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Understanding and Remembering What You Read: How Davis Can Help - With Fiction and Fact

Updated: Mar 30

Ever felt like reading is just scanning through endless symbols? The Davis Method introduces a fun, easy way to change that! It's like adding colour and life to the words on a page, making everything you read not just understandable but memorable. Here's how it works, explained in a way that's as easy as pie:

  • Think of punctuation as pause buttons: Imagine full stops, exclamation marks, and question marks as cues to take a tiny break. These aren't just grammar rules; they're your checkpoints to soak in the story or facts you're reading.

  • A complete thought can be pictured or "felt": "There was a woman standing by the..." doesn't make a picture — right? To make a picture, you need to complete the thought. Finish the sentence, "There was a woman standing by the kiosk," and suddenly, there's a scene in your mind.

  • Punctuation signals the end of a complete thought: As you read, think of punctuation marks as signposts saying, "Hey, got the picture?" They remind us to check if we've painted a mental image of what we just read.

Let's take this idea for a spin with a story example, like the beginning of Franz Kafka's "Metamorphosis." Try pausing at each of these punctuation mark in the text to picture what's happening:

“As Gregor Samsa awoke one morning from uneasy dreams, | he found himself transformed in his bed into a gigantic insect. | He was lying on his hard, as it were armor-plated, back, | and when he lifted his head a little he could see his dome-like brown belly divided into stiff arched segments, | on top of which the bed quilt could hardly keep in position and was about to slide off completely. | His numerous legs, | which were pitifully thin compared to the rest of his bulk, | waved helplessly before his eyes."

Suddenly, Gregor Samsa's transformation into a gigantic insect becomes a mini-movie in your mind. This isn't just about enjoying novels; it's a trick that can make any reading material, even complex texts, more engaging and understandable.

But what about factual texts?

You might wonder, "This sounds great for stories, but what about my textbook?" Good question! When reading something packed with information, like economics or chemistry, this method still works. If you hit a sentence and can't summon an image, it's a clue. Maybe there's a word or concept you're not familiar with. This isn't a roadblock; it's a golden opportunity to dig deeper and understand something new.

Let's take this passage from a Sixth Form economics textbook:

“What is the impact of outward UK direct and portfolio investment? In the short term, overseas investment sees money leaving the country and so worsens the current account. In the long term, income earned from these UK assets owned overseas is a credit item in the income section of the current account. As a result of past overseas investment, the current account improves.”[1]

For example, if the phrase "outward UK direct and portfolio investment" feels like gibberish, it's time to become a detective. Chat with someone knowledgeable, search on Google, ask ChatGPT, or even look at pictures online. Every unknown word is a chance to expand your knowledge and make that mental image clearer.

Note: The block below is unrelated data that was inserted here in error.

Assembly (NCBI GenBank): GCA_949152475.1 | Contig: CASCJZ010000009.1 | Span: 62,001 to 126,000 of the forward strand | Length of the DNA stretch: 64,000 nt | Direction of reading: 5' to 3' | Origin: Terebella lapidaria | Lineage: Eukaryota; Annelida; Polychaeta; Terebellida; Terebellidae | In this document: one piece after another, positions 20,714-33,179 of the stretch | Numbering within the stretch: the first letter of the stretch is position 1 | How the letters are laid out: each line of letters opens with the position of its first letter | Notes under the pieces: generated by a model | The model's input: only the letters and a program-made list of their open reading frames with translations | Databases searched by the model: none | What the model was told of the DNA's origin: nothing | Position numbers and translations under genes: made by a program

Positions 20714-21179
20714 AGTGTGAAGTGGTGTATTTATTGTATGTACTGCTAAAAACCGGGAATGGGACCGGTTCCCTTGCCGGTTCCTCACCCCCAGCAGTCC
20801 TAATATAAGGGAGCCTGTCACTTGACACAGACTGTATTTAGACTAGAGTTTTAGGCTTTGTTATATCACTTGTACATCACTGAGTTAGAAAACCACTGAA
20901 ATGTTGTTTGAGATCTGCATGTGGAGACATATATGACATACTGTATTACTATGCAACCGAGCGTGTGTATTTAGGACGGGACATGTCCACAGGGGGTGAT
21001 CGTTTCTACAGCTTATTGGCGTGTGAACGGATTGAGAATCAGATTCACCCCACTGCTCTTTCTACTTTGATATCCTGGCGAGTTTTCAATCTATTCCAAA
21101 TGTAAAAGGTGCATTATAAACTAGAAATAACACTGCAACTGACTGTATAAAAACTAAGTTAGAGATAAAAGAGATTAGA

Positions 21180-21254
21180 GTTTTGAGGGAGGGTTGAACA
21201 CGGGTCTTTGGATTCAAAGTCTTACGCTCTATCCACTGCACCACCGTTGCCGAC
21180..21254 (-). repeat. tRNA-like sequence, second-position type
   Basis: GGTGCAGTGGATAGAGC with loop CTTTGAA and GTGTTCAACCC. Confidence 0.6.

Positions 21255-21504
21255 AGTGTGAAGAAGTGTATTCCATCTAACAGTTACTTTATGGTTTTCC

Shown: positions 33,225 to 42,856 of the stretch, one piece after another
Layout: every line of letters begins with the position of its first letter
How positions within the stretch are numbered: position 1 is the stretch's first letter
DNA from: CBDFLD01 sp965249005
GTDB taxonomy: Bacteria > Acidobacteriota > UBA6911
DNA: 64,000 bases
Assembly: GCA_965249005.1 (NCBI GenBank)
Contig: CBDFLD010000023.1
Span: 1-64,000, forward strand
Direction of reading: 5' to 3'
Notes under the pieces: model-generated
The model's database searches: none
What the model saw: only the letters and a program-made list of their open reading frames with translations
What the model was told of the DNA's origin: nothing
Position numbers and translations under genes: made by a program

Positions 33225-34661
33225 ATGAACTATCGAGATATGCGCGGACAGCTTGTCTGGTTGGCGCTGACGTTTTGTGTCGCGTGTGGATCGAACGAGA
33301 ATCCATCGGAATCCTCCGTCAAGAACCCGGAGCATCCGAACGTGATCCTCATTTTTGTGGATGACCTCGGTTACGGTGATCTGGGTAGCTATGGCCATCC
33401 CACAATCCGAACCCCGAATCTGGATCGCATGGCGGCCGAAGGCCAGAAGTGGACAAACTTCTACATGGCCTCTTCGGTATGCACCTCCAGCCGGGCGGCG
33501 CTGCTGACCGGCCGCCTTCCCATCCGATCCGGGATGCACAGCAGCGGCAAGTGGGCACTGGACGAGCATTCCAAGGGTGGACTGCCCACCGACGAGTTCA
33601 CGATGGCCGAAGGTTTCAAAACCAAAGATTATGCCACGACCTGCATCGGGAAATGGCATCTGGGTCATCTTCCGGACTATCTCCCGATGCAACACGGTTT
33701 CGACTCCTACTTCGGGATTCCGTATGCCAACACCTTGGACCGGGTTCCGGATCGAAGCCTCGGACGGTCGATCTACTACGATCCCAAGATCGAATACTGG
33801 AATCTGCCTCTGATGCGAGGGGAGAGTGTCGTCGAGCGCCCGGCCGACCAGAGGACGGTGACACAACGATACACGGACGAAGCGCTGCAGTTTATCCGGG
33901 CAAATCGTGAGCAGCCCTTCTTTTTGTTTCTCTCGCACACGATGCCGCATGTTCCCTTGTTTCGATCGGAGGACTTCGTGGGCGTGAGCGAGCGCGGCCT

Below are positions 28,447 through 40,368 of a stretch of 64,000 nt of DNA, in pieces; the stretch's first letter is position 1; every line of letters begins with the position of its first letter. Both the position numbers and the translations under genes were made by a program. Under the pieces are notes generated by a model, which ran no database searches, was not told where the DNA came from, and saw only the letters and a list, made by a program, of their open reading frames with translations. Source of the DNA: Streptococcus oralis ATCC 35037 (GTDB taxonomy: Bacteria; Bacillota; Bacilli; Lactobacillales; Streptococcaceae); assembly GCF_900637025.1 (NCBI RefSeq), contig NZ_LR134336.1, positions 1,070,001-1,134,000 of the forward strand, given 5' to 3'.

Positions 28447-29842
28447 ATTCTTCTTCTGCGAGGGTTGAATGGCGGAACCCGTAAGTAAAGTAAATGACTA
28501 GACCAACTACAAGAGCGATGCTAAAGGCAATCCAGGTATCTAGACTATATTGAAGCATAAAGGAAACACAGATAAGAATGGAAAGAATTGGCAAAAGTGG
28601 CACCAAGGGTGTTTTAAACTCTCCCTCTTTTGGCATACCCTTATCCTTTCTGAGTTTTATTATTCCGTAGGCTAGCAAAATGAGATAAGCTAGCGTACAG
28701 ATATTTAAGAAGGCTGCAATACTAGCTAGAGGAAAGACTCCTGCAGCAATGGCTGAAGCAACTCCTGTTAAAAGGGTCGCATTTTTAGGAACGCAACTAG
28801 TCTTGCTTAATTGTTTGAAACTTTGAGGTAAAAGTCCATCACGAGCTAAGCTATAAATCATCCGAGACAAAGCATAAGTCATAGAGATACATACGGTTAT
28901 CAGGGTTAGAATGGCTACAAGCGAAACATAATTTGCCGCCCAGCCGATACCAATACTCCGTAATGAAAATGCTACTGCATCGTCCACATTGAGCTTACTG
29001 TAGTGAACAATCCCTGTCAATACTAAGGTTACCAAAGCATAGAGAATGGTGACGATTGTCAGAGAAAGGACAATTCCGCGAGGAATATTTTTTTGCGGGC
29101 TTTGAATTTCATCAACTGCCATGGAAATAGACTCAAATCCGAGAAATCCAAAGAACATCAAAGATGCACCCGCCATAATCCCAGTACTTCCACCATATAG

Bringing it all together

The Davis Method isn't just about making reading fun. It's a powerful tool for learning and remembering more of what you read. Whether it's a fantastical story or a dense textbook, this approach can turn reading into a vivid experience that sticks with you long after you've turned the page. And if you ever get stuck, remember: every challenge is just an invitation to learn something new. Dive in, explore, and watch as the world of reading opens up like never before.

Success Stories:

Edward's story

Diagnosed with dyslexia at the age of 7, Edward faced considerable challenges in his learning journey. Traditional methods of addressing his dyslexia had not only failed but also added to his stress, impacting his self-esteem severely. By the time he was 10, with secondary school on the horizon, his mother, Marie, sought alternative solutions, desperate to find a method that could offer her son the support he needed.

It was at this critical juncture that Margarita, a Davis Programme Facilitator, entered Edward's life. Margarita's ability to establish a strong rapport with Edward from the outset was pivotal. She provided invaluable guidance, helping Marie to support her son effectively, emphasizing the importance of returning to the basics in a manner that bolstered Edward's confidence rather than diminishing it.

The positive changes in Edward became evident shortly after completing the initial phase of the programme. Edward began reading independently, a milestone that filled Marie with immense pride. The joy of hearing him read chapters aloud was a clear indicator of his significant progress.

Edward's success continued to flourish as he transitioned into secondary school. He not only moved up in academic sets but also developed a newfound passion for learning. Margarita's intervention was instrumental in this transformation. She equipped Edward with the tools to manage his dyslexia, taught him to embrace his unique learning style without fear or embarrassment, and significantly boosted his confidence in his abilities.

[1] Source: Tutor2U -



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